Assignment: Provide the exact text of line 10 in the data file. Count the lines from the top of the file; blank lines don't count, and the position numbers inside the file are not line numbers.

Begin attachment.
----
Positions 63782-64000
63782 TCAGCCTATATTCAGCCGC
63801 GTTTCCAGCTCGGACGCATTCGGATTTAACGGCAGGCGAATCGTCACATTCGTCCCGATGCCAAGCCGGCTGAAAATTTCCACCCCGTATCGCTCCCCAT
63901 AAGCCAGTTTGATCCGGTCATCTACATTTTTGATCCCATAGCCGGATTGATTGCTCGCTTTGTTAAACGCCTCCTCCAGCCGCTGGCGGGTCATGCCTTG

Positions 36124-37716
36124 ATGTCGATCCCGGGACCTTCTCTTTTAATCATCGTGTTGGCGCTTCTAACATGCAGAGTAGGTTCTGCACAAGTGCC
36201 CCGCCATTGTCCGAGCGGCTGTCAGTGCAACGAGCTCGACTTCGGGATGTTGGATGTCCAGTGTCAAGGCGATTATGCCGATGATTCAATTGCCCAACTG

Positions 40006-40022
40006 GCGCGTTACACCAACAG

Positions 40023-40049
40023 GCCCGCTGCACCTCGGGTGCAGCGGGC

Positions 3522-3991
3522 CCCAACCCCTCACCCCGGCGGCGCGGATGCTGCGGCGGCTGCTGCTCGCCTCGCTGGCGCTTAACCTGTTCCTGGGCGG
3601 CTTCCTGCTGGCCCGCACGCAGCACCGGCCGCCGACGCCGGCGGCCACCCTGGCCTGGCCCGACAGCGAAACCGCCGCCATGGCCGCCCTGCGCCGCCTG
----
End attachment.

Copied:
Positions 40023-40049